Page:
The local and federal governments botched Puerto Rico’s recovery
José Román, chairman of Puerto Rico Energy Commission, the independent body that regulates Puerto Rico’s energy, said officials should have seen this coming.
He noted that many of the island’s power plants are decrepit, with some more than 40 years old. Almost half of its generators run on imported diesel, making Puerto Rico dependent on fuel shipments. And these power plants are mostly on Puerto Rico’s southern coast, but the main load centers like the capital, San Juan, are in the north. So electricity has to be routed more than 40 miles across the island’s central mountain range, creating a narrow, remote choke point for its energy grid.
As Maria charged in, PREPA decided not to invoke mutual aid agreements with other public utilities the way Florida did for Irma. Instead, Puerto Rico’s government signed agreements with private contractors, with almost half awarded without any bidding.
The $300 million grid repair contract PREPA signed with Whitefish Energy, a tiny company that had only two full-time employees at the time, is a case in point. The company ended up billing the utility above-market rates for expenses, charged nearly double the standard wages for line crews, and used expensive charter flights to bring in supplies.
The contract led to investigations from Congress and the FBI. The head of PREPA, Ricardo Ramos, resigned in the wake of the debacle in November, and the utility is now being privatized.
The Federal Emergency Management Agency also suffered its own contractor troubles in the recovery effort, and the agency waffled on whether or not it would withdraw from Puerto Rico at the end of January.
Congress appropriated a $4.9 billion recovery loan rather than a grant for Puerto Rico in October, but FEMA and the Treasury Department said in January that the territory may not even get that money because the local government still has cash in its coffers.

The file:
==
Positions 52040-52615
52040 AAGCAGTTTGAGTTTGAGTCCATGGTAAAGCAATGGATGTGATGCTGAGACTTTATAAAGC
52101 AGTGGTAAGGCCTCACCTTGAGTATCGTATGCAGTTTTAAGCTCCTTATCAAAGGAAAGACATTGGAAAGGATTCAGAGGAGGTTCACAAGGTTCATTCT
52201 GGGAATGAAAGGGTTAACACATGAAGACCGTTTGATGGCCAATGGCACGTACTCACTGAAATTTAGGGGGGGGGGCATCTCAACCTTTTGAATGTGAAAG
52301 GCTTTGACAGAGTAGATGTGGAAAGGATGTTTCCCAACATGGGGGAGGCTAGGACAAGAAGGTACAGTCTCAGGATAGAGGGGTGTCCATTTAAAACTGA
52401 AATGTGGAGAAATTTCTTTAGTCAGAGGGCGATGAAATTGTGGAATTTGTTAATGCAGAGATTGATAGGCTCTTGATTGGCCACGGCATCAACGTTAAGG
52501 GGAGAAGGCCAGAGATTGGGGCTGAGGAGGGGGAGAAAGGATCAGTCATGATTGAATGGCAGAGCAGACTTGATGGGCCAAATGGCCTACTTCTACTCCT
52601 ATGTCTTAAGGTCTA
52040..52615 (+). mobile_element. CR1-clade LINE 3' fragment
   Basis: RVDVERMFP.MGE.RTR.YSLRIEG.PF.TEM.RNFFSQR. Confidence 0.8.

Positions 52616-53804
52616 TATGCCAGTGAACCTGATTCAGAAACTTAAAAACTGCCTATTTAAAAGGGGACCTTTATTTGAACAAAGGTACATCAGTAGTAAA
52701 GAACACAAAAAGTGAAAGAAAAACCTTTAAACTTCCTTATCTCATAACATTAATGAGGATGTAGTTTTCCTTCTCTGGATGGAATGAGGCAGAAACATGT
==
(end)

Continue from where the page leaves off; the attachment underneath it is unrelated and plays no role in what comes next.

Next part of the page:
FEMA has so far approved more than $509 million in public assistance grants and more than $995 million through its Individuals and Households Program.
Puerto Rico Gov. Ricardo Rossello announced this week that he reached a deal with Congress to get $2 billion to repair the island’s energy infrastructure.
But the White House only gave Puerto Rico a 10-day waiver for the Jones Act, a shipping regulation that requires that only US-built ships transport goods between US ports. This law ends up limiting the number of ships that can transport much-needed grid repair supplies to Puerto Rico and drastically raises their costs.
All these factors add up to an agonizingly slow restoration of power, with some estimates showing that Puerto Rico will not get all of its electricity back until May. While the major transmission corridors are now up, the tedious process of restoring power to remote individual homes will still take more time.
“We’re talking about pretty much the last mile, getting to areas that are not easily accessible,” Román said.
Regulators are now looking for alternatives to the conventional power grid, like microgrids, and are hoping that backing them up with renewable solar and wind power would reduce the bottlenecks in the power system and get the lights back on more quickly after a future disaster.
Román said that more than 200,000 Puerto Ricans have left the island since Maria and many will not come back, so the power utility will have fewer customers with which to pay back their investments. Coupled with Puerto Rico’s ongoing financial crisis, that means “difficult decisions” lie ahead in who gets prioritized for power and how much they’ll have to pay for it.
Vox will be tracking the progress of Puerto Rico’s blackout on our social media accounts until power is fully restored. Follow at #PRPowerTracker on Facebook, Twitter, and Instagram.